I am an unabashed fan of modern architecture,* so whenever I get to interview homeowners who live in modern houses, there’s always some envy involved. And I always admire how the best architects like David Webber are able to marry an artist’s eye and an engineer’s brain to conceive such a beautiful, functional result.
That said, though, whenever I see a sleek, minimal line of kitchen cabinets, it makes me wonder where the homeowners keep all their paper towels and bottled water when they come back from Costco (especially if their garage is really just an enclosed carport).
As someone who owns at least seven separate sets of 12 glasses for cocktails and wine — copper mugs, coupes, highballs, hurricanes, Old Fashioneds, red wine glasses, champagne flutes — I am not ashamed of asking the homeowners things like, “But where do you keep all your stuff?” (Poets may have poetic license, but I’ve got freedom of the press.) I imagine that sometimes after an interview, they get off their phones and give each other a look like, “Who the Gladys Kravitz hell did we just talk to?”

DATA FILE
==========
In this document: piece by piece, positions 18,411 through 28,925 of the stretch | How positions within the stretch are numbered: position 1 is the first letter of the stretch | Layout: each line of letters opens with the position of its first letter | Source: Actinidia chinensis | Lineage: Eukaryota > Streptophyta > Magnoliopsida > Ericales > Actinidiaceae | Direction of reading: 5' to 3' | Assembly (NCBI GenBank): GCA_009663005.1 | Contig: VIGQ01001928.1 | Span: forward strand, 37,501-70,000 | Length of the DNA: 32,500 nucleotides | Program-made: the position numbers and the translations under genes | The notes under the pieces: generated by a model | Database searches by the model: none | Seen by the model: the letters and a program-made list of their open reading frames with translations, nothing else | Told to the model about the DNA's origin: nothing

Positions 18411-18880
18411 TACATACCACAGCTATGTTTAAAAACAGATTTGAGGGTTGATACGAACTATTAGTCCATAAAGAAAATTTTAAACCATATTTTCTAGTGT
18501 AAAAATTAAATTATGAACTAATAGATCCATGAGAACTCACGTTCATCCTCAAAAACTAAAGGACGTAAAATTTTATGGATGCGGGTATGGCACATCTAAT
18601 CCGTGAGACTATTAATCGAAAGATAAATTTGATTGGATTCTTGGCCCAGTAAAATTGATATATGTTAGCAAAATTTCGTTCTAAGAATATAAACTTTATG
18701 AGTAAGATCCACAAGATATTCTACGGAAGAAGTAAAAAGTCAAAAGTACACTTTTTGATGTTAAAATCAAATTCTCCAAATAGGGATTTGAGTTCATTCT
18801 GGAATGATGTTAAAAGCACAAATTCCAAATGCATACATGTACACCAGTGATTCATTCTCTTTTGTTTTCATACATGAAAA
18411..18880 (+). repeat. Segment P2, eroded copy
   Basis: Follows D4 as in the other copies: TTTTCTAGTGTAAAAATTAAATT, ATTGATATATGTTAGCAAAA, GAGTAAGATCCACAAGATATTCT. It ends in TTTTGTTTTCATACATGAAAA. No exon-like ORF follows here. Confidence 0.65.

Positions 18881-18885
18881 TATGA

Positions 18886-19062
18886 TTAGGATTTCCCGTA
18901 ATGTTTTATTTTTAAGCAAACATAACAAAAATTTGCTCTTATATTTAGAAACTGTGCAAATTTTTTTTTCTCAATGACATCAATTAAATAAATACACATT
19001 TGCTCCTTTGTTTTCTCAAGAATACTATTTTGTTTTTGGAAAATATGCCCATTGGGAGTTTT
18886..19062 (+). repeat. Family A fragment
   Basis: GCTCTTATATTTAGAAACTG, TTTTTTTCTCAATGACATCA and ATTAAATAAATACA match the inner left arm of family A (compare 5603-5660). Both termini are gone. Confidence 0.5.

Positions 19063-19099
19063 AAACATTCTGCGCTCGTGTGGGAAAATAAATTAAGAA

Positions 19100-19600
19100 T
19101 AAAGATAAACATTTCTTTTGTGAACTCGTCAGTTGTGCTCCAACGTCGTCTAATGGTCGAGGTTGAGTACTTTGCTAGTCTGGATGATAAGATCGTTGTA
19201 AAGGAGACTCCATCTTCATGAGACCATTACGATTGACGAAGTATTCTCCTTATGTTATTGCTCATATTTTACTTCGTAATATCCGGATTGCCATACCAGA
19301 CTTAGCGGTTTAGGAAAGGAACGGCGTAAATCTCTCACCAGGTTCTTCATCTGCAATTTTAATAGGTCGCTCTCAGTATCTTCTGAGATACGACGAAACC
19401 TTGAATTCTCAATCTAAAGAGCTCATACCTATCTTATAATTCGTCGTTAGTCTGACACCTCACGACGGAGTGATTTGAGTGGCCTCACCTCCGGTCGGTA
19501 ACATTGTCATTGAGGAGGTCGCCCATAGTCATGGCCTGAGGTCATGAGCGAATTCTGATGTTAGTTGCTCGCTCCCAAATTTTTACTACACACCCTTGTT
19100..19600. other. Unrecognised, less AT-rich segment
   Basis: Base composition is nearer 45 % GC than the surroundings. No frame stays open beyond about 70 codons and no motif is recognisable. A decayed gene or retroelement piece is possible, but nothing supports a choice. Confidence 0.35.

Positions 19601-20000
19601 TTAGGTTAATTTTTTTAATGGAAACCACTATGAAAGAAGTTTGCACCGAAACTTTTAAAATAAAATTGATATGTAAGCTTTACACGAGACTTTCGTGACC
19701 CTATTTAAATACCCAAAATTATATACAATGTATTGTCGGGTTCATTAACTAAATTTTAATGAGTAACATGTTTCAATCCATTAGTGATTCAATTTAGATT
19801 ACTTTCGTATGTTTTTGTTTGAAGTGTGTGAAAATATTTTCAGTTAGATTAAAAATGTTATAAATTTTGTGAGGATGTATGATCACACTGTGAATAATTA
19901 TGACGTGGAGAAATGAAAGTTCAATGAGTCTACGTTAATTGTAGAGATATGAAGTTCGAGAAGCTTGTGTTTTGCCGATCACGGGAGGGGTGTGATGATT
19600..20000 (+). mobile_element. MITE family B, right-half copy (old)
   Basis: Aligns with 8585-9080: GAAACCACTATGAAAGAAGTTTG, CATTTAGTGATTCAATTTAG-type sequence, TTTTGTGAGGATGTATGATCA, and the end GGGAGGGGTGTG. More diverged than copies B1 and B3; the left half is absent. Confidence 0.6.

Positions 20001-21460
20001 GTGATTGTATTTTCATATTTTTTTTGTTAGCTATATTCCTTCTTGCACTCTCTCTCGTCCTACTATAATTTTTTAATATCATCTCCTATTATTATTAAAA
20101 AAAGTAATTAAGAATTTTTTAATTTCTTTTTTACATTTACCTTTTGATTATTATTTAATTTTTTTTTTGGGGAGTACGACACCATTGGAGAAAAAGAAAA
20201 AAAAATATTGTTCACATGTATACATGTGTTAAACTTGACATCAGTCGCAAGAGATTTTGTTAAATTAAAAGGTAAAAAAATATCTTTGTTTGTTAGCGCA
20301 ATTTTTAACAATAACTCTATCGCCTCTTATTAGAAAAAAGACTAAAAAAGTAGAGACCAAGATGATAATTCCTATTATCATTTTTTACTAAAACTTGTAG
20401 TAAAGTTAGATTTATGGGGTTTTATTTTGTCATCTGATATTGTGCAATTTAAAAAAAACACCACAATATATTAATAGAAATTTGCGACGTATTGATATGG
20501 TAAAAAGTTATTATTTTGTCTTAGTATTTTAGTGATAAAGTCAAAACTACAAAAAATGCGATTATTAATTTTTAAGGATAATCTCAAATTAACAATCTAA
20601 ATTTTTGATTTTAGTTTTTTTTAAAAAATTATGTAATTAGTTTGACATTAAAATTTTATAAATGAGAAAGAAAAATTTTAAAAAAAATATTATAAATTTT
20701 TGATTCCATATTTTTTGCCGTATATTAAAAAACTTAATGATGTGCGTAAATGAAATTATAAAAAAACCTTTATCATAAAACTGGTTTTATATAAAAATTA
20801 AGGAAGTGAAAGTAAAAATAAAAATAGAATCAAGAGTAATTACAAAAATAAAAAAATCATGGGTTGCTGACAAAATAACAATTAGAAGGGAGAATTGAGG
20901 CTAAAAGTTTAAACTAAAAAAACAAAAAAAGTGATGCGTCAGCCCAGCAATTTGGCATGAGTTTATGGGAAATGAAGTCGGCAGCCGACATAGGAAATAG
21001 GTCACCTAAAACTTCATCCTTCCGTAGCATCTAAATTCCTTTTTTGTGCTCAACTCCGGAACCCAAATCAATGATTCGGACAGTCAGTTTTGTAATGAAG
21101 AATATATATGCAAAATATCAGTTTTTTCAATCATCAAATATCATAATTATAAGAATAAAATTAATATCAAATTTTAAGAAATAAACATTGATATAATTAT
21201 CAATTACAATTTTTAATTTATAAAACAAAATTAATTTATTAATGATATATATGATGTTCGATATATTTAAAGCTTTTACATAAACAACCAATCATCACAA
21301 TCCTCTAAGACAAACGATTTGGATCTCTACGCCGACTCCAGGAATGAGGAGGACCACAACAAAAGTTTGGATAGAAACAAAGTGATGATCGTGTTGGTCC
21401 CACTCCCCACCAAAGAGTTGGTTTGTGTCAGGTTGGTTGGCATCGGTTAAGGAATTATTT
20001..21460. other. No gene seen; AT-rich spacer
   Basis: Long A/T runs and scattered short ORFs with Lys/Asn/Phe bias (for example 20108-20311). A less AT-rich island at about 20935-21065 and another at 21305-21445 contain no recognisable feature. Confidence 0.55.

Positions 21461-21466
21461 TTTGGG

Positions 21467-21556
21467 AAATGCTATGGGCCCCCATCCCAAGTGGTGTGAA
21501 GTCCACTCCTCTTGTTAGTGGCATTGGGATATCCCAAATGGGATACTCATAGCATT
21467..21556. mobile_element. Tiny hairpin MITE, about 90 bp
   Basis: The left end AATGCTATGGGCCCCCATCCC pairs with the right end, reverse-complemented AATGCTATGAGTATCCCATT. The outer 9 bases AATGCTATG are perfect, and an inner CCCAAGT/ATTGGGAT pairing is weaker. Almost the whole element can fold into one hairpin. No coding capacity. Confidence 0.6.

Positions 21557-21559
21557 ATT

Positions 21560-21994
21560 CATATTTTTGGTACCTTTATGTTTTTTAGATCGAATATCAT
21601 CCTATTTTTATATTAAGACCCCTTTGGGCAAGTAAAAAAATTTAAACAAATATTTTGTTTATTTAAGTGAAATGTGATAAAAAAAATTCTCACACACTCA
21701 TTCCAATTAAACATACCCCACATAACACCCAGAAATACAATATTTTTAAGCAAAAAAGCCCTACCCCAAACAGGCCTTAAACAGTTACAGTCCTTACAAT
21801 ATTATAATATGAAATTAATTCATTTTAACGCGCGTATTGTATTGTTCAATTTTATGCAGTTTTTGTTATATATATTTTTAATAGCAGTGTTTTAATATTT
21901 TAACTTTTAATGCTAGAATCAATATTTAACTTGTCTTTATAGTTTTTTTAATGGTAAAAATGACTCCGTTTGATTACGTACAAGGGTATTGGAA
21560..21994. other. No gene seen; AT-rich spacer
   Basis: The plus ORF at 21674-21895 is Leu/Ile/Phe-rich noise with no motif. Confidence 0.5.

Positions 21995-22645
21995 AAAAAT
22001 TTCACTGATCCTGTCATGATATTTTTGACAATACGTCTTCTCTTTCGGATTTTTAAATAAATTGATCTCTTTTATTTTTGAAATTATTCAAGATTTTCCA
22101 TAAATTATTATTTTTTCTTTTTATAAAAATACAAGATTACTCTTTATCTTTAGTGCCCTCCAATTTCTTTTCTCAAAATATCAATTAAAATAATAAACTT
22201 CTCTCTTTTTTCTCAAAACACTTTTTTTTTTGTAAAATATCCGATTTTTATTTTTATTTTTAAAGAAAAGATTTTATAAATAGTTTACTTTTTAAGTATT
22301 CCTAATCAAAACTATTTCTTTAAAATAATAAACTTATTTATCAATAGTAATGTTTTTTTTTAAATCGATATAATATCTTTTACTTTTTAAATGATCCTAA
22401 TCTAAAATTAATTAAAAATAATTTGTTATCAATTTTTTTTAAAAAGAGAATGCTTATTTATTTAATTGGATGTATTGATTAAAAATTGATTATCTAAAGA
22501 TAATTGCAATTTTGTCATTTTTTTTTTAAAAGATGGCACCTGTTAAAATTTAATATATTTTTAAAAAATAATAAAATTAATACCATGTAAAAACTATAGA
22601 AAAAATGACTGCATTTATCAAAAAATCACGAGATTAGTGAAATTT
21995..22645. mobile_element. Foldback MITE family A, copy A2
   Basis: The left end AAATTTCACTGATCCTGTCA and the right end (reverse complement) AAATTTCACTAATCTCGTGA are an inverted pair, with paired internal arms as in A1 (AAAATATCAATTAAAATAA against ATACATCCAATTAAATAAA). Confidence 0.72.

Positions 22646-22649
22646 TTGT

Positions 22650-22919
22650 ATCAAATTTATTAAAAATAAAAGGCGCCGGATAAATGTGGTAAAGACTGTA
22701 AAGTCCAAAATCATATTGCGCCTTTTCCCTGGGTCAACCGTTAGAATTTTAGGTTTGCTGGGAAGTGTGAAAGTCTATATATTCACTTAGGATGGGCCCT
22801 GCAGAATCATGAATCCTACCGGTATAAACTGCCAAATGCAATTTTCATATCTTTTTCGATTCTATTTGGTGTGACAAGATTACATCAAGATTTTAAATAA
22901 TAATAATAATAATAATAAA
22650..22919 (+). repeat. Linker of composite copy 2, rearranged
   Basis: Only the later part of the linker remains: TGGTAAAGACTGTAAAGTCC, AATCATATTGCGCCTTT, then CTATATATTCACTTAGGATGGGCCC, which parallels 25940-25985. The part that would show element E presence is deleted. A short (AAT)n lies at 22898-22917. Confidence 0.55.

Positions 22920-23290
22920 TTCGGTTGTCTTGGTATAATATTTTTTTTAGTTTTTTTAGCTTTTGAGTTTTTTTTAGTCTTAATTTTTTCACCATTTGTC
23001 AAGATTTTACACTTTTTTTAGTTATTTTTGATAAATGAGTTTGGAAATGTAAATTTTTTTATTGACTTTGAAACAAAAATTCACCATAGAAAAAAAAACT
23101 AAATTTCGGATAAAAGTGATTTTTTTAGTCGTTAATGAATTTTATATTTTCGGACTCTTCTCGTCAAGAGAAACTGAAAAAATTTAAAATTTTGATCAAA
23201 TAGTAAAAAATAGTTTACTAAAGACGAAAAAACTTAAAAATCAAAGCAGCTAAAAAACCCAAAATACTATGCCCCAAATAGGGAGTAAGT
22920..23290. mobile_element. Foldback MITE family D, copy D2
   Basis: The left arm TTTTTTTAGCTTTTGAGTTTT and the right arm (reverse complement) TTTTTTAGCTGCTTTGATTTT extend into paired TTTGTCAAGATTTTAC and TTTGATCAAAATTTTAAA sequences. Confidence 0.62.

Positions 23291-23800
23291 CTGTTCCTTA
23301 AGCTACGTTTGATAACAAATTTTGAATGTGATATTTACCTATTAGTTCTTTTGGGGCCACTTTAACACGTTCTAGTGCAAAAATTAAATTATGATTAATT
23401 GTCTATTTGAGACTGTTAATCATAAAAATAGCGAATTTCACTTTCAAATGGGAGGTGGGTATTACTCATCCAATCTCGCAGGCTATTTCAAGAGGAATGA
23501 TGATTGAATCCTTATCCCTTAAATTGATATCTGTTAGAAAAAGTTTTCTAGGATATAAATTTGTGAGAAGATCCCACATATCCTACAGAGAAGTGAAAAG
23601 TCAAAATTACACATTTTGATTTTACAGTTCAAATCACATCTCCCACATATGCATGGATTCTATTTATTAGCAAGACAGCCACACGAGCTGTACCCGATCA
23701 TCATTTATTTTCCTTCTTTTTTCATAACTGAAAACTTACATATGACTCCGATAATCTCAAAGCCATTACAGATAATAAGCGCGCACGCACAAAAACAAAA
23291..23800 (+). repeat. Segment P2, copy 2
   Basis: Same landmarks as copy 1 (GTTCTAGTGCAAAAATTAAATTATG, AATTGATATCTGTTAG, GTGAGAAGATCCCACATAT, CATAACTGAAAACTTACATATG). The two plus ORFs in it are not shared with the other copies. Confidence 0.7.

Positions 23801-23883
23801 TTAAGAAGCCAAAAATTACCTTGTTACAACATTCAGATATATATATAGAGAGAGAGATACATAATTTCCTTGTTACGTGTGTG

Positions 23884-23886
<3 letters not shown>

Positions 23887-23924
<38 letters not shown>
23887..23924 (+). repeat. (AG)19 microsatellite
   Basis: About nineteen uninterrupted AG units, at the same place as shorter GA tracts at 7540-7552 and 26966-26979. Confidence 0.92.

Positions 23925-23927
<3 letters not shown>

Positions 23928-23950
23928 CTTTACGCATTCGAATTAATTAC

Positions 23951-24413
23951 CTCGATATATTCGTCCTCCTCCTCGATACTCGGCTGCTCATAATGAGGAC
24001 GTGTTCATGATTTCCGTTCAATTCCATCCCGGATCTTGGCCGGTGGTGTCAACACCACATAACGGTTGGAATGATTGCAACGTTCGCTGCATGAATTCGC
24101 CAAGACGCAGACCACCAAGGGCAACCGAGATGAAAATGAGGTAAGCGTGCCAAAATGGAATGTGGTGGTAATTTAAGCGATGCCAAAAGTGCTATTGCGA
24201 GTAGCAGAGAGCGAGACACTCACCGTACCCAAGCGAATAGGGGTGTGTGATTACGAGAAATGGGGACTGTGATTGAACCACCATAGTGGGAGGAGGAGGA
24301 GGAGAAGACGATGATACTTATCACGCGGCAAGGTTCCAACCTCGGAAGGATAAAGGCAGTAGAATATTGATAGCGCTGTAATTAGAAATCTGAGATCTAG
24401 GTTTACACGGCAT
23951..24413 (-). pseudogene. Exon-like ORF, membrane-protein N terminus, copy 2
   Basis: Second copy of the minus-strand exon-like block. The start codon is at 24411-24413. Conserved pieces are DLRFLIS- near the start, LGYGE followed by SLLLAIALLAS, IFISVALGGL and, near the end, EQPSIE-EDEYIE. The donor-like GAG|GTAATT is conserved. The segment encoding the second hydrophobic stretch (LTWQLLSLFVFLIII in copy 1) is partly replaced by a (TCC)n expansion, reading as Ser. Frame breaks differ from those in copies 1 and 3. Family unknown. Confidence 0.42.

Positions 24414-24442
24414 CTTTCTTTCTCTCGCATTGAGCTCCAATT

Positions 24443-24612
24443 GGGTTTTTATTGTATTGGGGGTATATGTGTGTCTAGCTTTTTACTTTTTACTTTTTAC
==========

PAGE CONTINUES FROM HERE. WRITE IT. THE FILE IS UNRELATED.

Luckily, the Shaheens were gracious enough to entertain such questions (and their seasonal outdoor inflatables are stored in a hallway closet, BTW). And the architect wrote me a lovely email that I am keeping for eternity, thanking me for writing an article that “captures the spirit of the house. It makes me fall in love with the whole process all over again.” Sometimes I think getting paid for doing this is really just a bonus.
(I still charge by the word, though.)
* I once described my ideal house as “gray brick, looming and rectangular—like a prison, but with lots of windows.”
Dorado magazine, March/April 2017 (HTML version of article here)
Download the PDF version of the article here.